Today’s post was written by Alida Lemieux, Discovery Program Coordinator at Ontario Parks.
Kids seem naturally drawn to bugs. Maybe it’s because bugs are small and easy to handle. Maybe it’s because they are plentiful and easy to find. It could be because they are beautiful, funny, strange or creepy!
Continue reading A bug in the hand
Today’s post comes from Jill Legault, an information specialist at Quetico Provincial Park.
Quetico’s oral histories have been locked away on archival cassettes at the John B. Ridley Research Library — until now.
Courtesy of history enthusiasts from the University of Wisconsin Whitewater, they have come out of the vault and into our ears.
Continue reading Quetico’s wilderness voices
Are you new to camping, or maybe a park veteran looking to brush up on your knowledge?
We’ve assembled a handy guide to all the terms you’ll need to know and understand before you visit the park…
Continue reading An Ontario Parks glossary
Today’s post comes from Alexander Renaud, a Discovery Program Lead at Emily Provincial Park.
In the summer of 2018, our Discovery staff at Emily Provincial Park wanted to do something BIG to help the park.
Previous years have seen the instillation of turtle nest protection boxes, the collection of species data through a BioBlitz, and the design and creation of a new trail system.
Last summer, we decided upon creating a pollinator garden!
Continue reading The story behind Emily Provincial Park’s pollinator garden
In our “Behind the Scenes” series, Discovery Program staff across the province share a “backstage” glimpse of their favourite programs and projects. Today’s post comes from David Bree, Discovery Program Lead at Presqu’ile Provincial Park.
Trails and parks go together like (fill in your favourite pairing here: “like peas and carrots,” as Forrest Gump would say). Trails are arguably the most used recreational facility in our park system.
But trails don’t just happen; first a concept must be born.
Continue reading Discovery and trails go together like peanut butter and jelly
Today’s post comes from David LeGros, a park naturalist with the Ontario Parks Discovery Program.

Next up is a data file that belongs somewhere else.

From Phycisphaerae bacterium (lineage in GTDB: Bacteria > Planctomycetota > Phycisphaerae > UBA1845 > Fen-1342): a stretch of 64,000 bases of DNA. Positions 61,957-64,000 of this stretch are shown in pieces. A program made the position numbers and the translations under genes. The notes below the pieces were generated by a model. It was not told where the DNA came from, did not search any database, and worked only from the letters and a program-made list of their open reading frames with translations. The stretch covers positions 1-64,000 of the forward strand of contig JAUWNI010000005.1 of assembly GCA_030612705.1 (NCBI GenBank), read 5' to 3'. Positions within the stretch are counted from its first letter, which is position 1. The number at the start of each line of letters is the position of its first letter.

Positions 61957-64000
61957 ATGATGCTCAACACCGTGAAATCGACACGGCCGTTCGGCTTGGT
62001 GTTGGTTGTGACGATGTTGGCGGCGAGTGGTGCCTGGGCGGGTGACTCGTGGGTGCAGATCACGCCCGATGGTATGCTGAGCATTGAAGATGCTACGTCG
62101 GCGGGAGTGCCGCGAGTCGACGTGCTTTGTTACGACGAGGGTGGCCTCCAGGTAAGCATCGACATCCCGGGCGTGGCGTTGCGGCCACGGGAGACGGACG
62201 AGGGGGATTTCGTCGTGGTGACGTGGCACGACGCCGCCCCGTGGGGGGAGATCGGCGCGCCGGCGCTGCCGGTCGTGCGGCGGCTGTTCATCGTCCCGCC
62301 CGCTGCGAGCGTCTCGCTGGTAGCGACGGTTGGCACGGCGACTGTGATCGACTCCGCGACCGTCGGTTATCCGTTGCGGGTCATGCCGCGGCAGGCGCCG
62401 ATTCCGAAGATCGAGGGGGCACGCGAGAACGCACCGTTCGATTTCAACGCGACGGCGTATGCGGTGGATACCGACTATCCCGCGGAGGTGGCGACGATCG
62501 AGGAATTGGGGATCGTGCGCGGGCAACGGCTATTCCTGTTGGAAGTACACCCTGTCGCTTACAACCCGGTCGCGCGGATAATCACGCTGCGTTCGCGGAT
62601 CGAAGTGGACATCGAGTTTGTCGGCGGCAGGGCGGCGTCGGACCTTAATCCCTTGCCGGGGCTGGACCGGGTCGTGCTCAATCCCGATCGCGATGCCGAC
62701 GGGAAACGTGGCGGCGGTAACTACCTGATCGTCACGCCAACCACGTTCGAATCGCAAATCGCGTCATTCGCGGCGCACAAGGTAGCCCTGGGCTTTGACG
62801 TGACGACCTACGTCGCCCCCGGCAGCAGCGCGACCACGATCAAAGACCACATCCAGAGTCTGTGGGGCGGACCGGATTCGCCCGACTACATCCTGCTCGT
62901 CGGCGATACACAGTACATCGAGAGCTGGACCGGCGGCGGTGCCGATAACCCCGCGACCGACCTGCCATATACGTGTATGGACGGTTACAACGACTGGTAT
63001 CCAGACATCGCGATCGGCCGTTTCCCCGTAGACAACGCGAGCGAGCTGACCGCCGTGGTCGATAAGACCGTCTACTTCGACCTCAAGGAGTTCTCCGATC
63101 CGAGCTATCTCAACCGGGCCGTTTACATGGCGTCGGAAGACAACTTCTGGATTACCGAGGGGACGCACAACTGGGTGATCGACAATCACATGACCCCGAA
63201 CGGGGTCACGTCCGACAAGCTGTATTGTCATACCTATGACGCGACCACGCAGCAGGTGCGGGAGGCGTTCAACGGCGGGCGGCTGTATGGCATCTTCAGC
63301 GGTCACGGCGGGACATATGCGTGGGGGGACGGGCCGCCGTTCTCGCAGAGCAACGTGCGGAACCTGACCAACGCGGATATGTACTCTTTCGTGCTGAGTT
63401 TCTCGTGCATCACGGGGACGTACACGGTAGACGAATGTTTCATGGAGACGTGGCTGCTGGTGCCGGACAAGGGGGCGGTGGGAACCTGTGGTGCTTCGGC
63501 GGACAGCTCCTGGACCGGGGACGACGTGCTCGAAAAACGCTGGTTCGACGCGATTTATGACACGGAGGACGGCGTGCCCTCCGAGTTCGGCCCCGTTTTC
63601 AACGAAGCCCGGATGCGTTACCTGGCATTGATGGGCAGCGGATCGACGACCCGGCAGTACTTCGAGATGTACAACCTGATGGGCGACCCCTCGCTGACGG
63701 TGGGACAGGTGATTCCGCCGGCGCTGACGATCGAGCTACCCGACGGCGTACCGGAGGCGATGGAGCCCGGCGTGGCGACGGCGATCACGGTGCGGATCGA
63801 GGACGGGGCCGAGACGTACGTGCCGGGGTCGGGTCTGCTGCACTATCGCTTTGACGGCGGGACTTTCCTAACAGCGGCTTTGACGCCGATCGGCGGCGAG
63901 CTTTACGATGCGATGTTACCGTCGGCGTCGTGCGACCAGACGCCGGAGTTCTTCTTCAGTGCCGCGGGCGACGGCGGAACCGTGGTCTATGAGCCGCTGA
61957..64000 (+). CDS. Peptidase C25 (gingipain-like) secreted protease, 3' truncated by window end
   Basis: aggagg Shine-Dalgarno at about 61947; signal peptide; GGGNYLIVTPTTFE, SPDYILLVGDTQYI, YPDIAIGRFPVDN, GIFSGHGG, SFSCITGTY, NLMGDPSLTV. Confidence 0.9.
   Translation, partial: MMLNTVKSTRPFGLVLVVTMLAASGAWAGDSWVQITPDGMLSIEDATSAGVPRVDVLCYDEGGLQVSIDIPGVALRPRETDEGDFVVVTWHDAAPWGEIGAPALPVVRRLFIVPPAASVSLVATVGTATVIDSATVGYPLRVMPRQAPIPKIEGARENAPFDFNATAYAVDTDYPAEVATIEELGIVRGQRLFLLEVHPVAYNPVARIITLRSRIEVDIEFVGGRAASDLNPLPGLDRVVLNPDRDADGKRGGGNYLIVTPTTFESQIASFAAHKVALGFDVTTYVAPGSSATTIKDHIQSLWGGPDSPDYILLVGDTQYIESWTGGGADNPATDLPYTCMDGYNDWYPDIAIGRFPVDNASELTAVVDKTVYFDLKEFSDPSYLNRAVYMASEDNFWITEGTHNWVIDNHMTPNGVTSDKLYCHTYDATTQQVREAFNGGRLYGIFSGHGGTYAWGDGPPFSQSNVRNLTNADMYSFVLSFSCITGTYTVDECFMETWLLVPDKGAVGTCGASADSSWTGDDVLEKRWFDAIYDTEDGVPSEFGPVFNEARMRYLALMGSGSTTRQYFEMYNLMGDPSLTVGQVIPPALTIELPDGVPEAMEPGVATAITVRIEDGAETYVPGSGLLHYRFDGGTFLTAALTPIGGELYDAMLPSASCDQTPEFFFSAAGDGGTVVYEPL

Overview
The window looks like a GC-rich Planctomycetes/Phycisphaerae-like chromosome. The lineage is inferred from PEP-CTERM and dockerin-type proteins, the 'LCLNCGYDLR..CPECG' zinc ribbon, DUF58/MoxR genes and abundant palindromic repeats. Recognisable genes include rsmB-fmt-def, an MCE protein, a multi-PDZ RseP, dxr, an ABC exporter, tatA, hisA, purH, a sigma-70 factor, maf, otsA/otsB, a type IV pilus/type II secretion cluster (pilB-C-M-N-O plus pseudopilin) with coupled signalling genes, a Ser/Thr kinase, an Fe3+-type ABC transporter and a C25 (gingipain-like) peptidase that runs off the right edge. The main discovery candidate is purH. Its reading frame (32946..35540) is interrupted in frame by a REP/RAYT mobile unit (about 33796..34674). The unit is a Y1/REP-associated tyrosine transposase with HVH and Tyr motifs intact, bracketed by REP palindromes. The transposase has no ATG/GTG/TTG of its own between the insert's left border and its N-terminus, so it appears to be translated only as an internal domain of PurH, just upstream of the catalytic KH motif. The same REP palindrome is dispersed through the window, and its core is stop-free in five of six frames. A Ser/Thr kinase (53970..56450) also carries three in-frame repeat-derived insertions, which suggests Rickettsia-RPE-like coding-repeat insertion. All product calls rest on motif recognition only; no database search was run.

“I’ve never seen one of those” is among my favorite sentences.
There’s a scary thing that happens the longer you look into nature. The more you find, the more you find out that you don’t know that much. It can be an intimidating feeling, but also, an exciting feeling.
Your mind is about to be blown.
Continue reading “What the heck is that?!”: when to #AskanOPNaturalist
In our “Behind the Scenes” series, Discovery Program staff across the province share a “backstage” glimpse of their favourite programs and projects. Today’s post comes from Caroline Freitag, a Discovery Guide at Rainbow Falls Provincial Park.
When I was a very young child, I was fascinated by leaves and rocks. On walks around my neighbourhood I would collect the biggest, coolest leaf I could find and bring it home to show whichever family member hadn’t been with me when I’d found it.
My preferred method of showing affection to people was to give them a “very cool rock”- usually a piece of gravel I’d found on the side of the road. My one neighbour loves to tell the story of the shy girl who left her piles of pebbles by the garden gate!
Continue reading My journey to becoming a Discovery Guide at Rainbow Falls
Today’s post comes from Madeline McNabb, a 2017 Discovery Guide at White Lake Provincial Park.
We all dream of turning our passion into a job.
My chance came this past summer when I worked at White Lake Provincial Park as a Discovery Guide.
The Discovery Program is a new program focusing on inspiring curiosity in park visitors and encouraging exploration of our natural environment. I made so many amazing memories this past summer. There are too many wonderful things I want to share!
After much deliberation, I have narrowed it down to five top reasons why I loved being a Discovery Guide:
Continue reading 5 things I love about being a Discovery Guide
Did reading this title send chills down your spine? Did your heart beat just a little faster with the thought that you might hear a coyote?
Each New Year’s Eve since 2000, Bronte Creek Provincial Park has rung in — or, more accurately — howled in the new year.
You can be part of the park’s coyote howl tradition this December 31.
Continue reading Bronte Creek’s annual coyote howl
Today’s post comes from Jessica Stillman, School Outreach Coordinator for Bronte Creek Provincial Park.
Bronte Creek Provincial Park is a unique setting, with rich natural and historical features. As the School Outreach Coordinator at the park, I get to connect students to this wonderful site on a daily basis!
Let me tell you a little about myself and the programs we offer:
Continue reading When the student becomes the teacher